LW: The way technology is affecting and merging with nature is very interesting.  I personally am more concerned with being aware and thoughtful of this evolution versus placing any morals on it: is it good or bad.  I think about both how technology and nature transform the self and I engage with both while developing my work.

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MHM: What are your opinions on the sensual in art? What role does sensuality play in your work? 

LW: People often point out the sensuality in my work. Since art is the way I process the world and this often starts with my sensual, bodily experiences it makes sense that it comes off as such. I do not spend intentional energy creating this sensuality; I think it is more a product of my personality.  Same as when people see my work as feminine. I identify with and embody feminine qualities so this will inevitably show up in my work whether I am trying to make any comment about it or not.

MHM: Do you consider your work to be healing or glimpses into the utopic?

LW: My art practice gives me a deeper understanding of myself and the environment around me. This can be very healing.

MHM: You reference meditation a lot in connection to your work. Does meditation play an important role in your life? 

LW: The precursor to the above answer (deeper understanding) is awareness of yourself and your surroundings.  This awareness and attention is a form of meditation to me.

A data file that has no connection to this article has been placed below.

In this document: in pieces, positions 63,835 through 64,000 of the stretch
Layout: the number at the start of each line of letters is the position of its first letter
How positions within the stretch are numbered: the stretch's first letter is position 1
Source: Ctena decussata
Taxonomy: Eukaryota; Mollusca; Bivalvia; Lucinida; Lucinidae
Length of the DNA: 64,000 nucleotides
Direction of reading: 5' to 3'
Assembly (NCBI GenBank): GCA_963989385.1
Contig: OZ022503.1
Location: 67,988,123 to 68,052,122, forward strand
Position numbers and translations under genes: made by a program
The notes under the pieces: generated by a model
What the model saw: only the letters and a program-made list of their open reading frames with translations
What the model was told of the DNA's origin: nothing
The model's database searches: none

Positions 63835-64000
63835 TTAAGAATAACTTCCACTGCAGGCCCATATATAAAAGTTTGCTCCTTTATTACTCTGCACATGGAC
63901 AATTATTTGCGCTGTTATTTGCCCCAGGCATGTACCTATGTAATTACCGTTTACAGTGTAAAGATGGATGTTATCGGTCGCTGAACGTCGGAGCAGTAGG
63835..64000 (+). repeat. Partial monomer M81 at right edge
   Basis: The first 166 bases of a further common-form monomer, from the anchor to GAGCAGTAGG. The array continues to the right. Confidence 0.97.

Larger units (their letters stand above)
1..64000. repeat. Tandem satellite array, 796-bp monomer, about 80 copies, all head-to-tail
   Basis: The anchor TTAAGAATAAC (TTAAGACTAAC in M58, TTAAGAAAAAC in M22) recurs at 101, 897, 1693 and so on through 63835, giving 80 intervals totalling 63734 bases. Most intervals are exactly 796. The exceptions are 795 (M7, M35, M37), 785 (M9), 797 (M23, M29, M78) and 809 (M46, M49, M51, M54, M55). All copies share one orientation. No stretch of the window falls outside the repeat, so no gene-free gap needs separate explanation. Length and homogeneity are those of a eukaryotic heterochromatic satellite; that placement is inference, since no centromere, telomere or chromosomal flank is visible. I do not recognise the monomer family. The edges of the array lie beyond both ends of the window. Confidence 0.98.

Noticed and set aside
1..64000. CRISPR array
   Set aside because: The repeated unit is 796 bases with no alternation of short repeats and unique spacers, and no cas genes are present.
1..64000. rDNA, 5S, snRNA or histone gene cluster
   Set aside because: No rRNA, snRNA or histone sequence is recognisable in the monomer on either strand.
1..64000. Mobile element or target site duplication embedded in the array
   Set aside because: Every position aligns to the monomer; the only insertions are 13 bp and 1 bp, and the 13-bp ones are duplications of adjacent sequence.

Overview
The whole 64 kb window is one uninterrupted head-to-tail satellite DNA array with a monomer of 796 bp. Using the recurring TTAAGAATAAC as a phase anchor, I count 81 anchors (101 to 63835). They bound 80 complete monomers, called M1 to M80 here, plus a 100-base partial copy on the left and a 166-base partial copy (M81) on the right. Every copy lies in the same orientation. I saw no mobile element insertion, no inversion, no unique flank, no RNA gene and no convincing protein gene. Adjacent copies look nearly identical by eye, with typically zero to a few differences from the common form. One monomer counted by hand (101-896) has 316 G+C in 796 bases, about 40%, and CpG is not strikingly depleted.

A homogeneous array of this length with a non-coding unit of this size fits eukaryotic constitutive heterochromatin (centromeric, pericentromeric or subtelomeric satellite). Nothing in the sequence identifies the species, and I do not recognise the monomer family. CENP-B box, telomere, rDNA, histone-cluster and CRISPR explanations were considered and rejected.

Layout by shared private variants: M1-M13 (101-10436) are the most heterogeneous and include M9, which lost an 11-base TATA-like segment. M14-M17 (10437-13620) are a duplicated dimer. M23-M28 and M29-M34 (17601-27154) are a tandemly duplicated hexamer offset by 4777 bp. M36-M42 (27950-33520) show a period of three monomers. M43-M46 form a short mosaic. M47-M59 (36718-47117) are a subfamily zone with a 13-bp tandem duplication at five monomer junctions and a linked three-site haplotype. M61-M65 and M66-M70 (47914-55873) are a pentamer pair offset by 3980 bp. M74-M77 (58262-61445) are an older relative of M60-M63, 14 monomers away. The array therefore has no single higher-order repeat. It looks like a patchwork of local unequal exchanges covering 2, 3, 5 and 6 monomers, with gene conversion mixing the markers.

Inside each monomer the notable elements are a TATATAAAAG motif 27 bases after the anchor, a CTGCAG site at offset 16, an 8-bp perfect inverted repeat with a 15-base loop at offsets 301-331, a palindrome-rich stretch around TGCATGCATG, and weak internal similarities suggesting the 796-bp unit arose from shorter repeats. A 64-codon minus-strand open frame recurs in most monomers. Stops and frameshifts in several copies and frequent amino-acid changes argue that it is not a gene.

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MHM: Have you always been a new media artist? If no, what other kinds of work did you make?

LW: My background is very much rooted in printmaking and I still create prints and drawings when I want a break from staring at a screen.  During graduate school I was eager to explore different mediums and became very interested in performance art. I used video to document my performative acts and this is how I began my interest in video as a medium itself.

MHM: How do you stay inspired in your creative process? Do you have any daily rituals, habits, books, films, podcasts, etc. that you are into?

LW: Engaging in new experiences informs and pushes my creative process. Whether it is traveling to a new place, going to a concert, or taking a new path while riding my bike around my neighborhood. My favorite creative habit is to break my everyday habits and routine.

MHM: Are you making plans for any new projects? What’s next in the studio?

LW: I am just completing a long year of deadlines from various commissions and exhibitions. I am really looking forward to a break to play in my studio without a specific project or pressure of a deadline. These breaks are typically when the most development and change happens in my work and I am very excited to see where it takes me.

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More on Liz:

Liz Wierzbicki lives and works in Indianapolis, IN. She received her BA in Mathematics and Fine Art from Augustana College and her MFA in Visual Art from Herron School of Art and Design. She is a co-founder and the Program Director at Cat Head Press: Printshop and Artist Cooperative, with two locations in Indianapolis.